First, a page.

Think about all of the components that can make up a Web site. Forms, graphics and other non-text content, confusing site architecture, duplicate pages, spelling and language barriers, inconsistencies, and incongruencies — all of these can cause confusion when your site is being crawled. The bots aren’t sure what to enter into the index, who you are trying to reach, and what you want the followers to do. As a result, the probability of visitors arriving at your site drops.
Search engine optimization is a practice that takes a look at each of these areas, along with many others. It guarantees that your on-page, off-page, and technical specifications meet and exceed the requirements of both Google and your users to get your Web site to the top of the search engine results page.
- On-page SEO means your content adds value and leaves your Web site and blog visitors wanting more. They not only get the information they want, but they discover that you truly care about them and want the best for them through blog posts, guides, white papers, and other pieces designed to enhance their lives and engage them with your brand.
- Off-page SEO means that your content isn’t just valuable to you. Others share your links because they have found value in what you’ve published. Search engines recognize that if other humans appreciate what you’re doing, human searchers most likely will, too. It means that your other online locations also point prospects to your Web site.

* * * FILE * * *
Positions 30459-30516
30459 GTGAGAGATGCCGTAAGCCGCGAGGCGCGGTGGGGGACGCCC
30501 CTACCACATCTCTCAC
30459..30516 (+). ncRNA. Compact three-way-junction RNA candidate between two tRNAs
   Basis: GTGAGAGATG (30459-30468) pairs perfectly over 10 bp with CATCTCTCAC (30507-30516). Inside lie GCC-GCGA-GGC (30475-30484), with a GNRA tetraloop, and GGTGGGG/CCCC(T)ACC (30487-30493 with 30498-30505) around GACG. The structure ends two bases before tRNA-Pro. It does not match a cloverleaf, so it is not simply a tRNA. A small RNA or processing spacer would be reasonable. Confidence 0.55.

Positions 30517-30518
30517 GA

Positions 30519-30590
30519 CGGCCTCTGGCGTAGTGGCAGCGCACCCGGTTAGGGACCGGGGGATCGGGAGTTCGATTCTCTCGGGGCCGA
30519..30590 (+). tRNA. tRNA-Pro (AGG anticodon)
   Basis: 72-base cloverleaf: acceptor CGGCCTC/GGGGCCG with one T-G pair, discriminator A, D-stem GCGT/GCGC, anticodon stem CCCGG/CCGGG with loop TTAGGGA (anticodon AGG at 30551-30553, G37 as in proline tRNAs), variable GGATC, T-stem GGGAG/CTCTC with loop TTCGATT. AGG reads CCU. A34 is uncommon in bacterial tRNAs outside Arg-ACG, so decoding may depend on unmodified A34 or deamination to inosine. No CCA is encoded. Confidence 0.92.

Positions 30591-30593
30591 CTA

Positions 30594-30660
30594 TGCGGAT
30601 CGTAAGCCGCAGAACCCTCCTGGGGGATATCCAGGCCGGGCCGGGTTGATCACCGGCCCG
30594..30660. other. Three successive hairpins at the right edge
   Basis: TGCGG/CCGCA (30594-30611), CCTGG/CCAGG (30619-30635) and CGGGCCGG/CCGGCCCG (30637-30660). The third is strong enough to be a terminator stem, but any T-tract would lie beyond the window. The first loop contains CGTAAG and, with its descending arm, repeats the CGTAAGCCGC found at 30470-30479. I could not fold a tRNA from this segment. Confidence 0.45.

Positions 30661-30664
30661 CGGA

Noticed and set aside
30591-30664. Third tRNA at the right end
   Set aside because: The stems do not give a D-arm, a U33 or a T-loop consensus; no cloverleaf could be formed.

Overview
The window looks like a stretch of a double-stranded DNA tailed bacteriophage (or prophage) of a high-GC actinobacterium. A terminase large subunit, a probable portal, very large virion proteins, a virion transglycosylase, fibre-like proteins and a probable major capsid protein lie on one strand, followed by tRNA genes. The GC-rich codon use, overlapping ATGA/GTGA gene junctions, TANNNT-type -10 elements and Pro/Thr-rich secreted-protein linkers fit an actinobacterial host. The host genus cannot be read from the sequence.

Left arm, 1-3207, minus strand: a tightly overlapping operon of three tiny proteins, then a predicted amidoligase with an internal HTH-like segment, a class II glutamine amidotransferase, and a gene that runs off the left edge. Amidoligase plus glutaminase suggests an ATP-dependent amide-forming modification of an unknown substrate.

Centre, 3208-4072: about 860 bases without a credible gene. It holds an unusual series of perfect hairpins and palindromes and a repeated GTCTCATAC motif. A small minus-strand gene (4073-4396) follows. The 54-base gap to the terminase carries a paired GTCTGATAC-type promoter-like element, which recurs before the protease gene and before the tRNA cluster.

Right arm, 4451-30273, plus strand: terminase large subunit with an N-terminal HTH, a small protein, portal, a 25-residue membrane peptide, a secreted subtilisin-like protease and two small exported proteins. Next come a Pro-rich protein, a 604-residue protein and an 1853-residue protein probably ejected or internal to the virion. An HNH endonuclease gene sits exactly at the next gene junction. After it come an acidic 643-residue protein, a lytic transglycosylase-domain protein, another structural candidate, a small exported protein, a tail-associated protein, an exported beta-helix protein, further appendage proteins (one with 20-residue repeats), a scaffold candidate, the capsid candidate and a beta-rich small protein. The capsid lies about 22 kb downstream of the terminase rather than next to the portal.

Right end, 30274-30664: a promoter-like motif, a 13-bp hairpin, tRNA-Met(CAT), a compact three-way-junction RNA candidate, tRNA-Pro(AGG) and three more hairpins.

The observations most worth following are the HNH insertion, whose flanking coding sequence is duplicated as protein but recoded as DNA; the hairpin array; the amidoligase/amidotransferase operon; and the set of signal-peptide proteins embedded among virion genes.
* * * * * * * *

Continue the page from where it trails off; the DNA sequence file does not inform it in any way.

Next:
- Technical SEO means that your Web site gives a great experience to both human and bot visitors. Bots can easily crawl and index the information needed to get you ranked higher; humans can quickly find what they need, along with pieces they didn’t realize they even wanted.
With Internet homepages often being home-away-from-home for most people around the world, doesn’t it make sense to make yours welcoming, comfortable, and hospitable? You’re inviting people to your home — SEO makes sure they can find it, know their way around, and, most importantly, want to visit again. Perhaps it’s time for a re-design of your Web site by inviting an SEO expert to give you a free audit.
If today’s the day you can safely answer the question, “Why is SEO important?” it should also be the day you take steps to make it a priority. Give us a call today. For a limited time, we’re offering a free SEO analysis. We’ll take a look at the online home you’re offering visitors, and help you spruce it up so that they not only want to come, but they also want to stay.
I’d love to hear, too, why SEO is important to you. What could a solid search engine optimization plan do for your business? Share in the comments below!